The list of athletes who have contended with depression may surprise you: the NFL's Terry Bradshaw, hockey player Dan Carcillo, NBA star Larry Sanders and the list goes on and on. Clearly, being a sports pro doesn't protect you from the mental health challenges of depression.

But, it turns out that probiotics might do just that! A new study ...Read more

An inside look at why meat is bad for you

In 2018 Americans ate a record-breaking amount of red meat and poultry (much of it fried) -- 222.2 pounds apiece. No wonder a new study published in the journal Hypertension has us once again singing the praises of omega-3-loaded fish, like salmon and sea trout, and advising you to eat lean, skinless poultry (not fried), and plant proteins found...Read more

'Morning' sickness is a misnomer

In the film "Knocked Up," Katherine Heigl plays Alison, an entertainment reporter who finds herself pregnant after a one-night stand. She tries to hide her pregnancy, but it becomes difficult when during an interview she's overwhelmed by nausea and has to run off the set in search of a receptacle. Alison doesn't just have morning sickness. She ...Read more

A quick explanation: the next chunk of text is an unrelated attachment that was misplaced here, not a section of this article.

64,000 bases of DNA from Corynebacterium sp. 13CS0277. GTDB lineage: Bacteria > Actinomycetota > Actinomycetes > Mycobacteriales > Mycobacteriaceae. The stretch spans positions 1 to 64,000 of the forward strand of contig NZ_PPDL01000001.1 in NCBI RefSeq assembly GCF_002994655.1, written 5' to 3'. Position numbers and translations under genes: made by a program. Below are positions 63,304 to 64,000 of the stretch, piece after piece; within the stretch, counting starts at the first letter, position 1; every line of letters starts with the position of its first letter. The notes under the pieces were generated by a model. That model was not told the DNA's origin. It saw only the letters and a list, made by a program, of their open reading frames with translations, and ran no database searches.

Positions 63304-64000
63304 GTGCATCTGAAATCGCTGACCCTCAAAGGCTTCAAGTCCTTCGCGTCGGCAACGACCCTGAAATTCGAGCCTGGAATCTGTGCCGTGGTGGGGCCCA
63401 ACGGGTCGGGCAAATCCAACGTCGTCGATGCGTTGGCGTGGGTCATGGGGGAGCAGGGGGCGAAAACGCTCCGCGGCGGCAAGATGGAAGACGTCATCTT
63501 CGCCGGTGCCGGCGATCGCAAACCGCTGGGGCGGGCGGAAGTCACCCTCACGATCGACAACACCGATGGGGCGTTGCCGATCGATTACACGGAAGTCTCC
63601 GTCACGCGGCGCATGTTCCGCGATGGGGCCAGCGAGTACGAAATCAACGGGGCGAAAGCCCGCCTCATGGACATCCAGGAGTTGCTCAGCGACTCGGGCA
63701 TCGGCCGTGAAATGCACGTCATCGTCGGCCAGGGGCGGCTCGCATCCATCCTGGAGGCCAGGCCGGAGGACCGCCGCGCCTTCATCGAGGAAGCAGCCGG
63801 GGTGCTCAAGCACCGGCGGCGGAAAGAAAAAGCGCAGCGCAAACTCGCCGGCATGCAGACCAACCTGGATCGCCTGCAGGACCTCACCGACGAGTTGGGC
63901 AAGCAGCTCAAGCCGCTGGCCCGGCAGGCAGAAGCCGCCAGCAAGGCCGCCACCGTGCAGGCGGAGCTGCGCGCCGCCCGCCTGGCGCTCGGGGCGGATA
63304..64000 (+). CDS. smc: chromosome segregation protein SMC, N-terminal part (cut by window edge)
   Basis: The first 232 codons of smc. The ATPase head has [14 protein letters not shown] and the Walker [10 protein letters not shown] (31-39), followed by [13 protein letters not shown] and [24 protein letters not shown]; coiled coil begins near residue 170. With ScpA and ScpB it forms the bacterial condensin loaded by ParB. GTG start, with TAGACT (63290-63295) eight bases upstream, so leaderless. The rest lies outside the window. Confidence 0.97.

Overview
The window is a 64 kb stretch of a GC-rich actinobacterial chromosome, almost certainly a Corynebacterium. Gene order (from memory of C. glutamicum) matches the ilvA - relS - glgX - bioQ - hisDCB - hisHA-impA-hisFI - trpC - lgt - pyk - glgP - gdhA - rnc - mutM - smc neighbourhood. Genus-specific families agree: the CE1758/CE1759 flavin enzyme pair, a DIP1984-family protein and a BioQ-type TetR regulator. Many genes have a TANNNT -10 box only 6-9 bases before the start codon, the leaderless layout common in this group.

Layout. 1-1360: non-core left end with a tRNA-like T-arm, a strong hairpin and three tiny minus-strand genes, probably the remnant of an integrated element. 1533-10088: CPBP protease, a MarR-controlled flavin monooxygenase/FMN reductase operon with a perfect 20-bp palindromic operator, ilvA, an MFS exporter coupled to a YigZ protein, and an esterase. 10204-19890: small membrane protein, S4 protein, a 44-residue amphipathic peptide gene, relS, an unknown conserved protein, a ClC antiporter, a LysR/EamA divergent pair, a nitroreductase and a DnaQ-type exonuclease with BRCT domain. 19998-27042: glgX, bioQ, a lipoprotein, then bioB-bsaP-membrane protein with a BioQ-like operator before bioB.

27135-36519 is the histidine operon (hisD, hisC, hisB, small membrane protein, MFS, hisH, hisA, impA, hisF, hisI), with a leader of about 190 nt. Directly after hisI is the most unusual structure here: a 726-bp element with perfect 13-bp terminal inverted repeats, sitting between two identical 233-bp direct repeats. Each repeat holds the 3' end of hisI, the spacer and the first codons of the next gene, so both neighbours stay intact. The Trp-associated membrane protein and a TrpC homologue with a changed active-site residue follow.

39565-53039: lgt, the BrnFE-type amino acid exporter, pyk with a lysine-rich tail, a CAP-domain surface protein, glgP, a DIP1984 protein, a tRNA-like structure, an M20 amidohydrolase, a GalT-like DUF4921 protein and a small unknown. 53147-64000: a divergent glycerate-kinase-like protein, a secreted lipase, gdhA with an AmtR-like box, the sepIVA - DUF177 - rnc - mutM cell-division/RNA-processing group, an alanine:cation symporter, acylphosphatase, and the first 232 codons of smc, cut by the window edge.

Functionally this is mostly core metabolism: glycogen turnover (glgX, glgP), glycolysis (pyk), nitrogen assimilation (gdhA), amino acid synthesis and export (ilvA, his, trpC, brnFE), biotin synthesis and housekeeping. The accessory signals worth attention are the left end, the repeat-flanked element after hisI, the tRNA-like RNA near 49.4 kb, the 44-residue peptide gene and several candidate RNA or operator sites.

Are you at risk for post-menopausal metabolic syndrome?

A poll of 1,012 Americans found that 47% of women say they've gained weight "due to COVID restrictions." Most said they put on one to nine pounds, but 21% says it's more like 10 to 20. For middle-age and older women that compounds health problems that may appear post-menopause.

A new study based on data from more than 10,000 women ages 45 to 85...Read more

How exercise transforms your genetic future

When Chris Pratt went from pudgy (300 pounds) Andy Dwyer in TV's "Parks and Recreation" to ripped Peter Quill in "Guardians of the Galaxy" he knew he was transforming his career. But what he didn't know was that he was changing his muscles' genetic makeup too.

A study in Cell Reports looked at a group of amateur athletes, 34 to 53, to see what ...Read more

Your diet choices can help prevent Alzheimer's